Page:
Using hyperparameter tuning, they were able to maximise a few percentage points higher. Taking a step back and looking at the data rather than the model, they were able to see that the animals were never perfectly posed and sometimes an image of a bear was simply an ear or a snout.

Focusing on removing data samples that were ambiguous provided a highly accurate result because the model was not introduced to as many confounding images.

For any problem where more data isn’t translating to higher accuracy, the solution lies in cleaning, cropping, labelling, and transforming the data to provide enough—high-quality—data samples to the model as possible. Tools such as Computer Vision Toolbox and Signal Processing Toolbox provide engineers with automated video labelling and signal labelling capabilities to create clean samples to quickly introduce to the model for training.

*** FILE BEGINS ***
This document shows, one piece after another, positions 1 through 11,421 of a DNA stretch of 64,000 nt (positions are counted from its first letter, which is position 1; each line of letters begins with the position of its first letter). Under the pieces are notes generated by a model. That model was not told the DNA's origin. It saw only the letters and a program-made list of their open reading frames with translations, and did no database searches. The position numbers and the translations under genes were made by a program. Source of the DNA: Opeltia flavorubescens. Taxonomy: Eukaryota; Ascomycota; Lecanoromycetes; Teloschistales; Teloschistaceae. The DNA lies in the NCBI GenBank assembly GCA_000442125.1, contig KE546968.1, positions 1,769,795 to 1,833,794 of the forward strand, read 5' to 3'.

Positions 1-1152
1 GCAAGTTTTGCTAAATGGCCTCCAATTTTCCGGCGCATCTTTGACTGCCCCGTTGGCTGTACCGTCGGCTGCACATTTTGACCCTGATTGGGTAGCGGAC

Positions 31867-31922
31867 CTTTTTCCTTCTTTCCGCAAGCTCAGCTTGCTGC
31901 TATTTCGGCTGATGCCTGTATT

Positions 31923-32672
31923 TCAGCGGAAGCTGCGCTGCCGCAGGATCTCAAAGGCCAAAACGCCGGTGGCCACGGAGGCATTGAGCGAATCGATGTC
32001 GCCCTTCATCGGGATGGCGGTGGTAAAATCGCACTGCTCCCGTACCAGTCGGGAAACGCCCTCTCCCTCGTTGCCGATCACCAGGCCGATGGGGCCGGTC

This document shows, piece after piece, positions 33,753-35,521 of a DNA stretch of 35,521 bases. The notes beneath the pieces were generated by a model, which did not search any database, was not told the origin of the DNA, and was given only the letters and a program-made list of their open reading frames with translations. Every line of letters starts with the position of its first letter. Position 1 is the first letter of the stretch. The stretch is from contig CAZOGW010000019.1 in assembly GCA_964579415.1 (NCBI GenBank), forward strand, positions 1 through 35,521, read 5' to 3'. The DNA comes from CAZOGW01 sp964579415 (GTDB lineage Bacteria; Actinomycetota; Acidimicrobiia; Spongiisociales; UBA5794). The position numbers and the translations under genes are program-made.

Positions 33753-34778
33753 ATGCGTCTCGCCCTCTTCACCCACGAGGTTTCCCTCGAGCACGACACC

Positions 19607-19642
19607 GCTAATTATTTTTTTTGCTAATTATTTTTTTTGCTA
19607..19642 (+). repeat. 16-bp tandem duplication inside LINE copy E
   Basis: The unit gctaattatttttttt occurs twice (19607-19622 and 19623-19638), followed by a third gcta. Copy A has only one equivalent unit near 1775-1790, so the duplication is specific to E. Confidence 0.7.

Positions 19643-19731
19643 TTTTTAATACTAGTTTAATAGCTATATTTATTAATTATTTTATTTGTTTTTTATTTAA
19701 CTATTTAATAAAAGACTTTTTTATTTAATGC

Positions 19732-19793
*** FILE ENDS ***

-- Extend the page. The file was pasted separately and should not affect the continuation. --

Tip 3: Apply your domain expertise to transform your data

Accurate models are never a surprise to the engineers creating them when they are made with thoughtful, well-prepared data. This is especially important to engineers and scientists using signal data.

Raw signal data is rarely added directly to AI models, as signal data tends to be noisy and memory intensive. Instead, time-frequency techniques are often incorporated to transform the data to gather the most important features the models will learn.

For example, UT Austin used MATLAB signal transformation functions and apps to transform brainwaves into images using wavelets that were then used as input to train deep learning models.

This technique allows a compact transformation of signals into images while preserving the overall signal characteristics. The model was able to detect words and phrases with an accuracy of more than 96 per cent.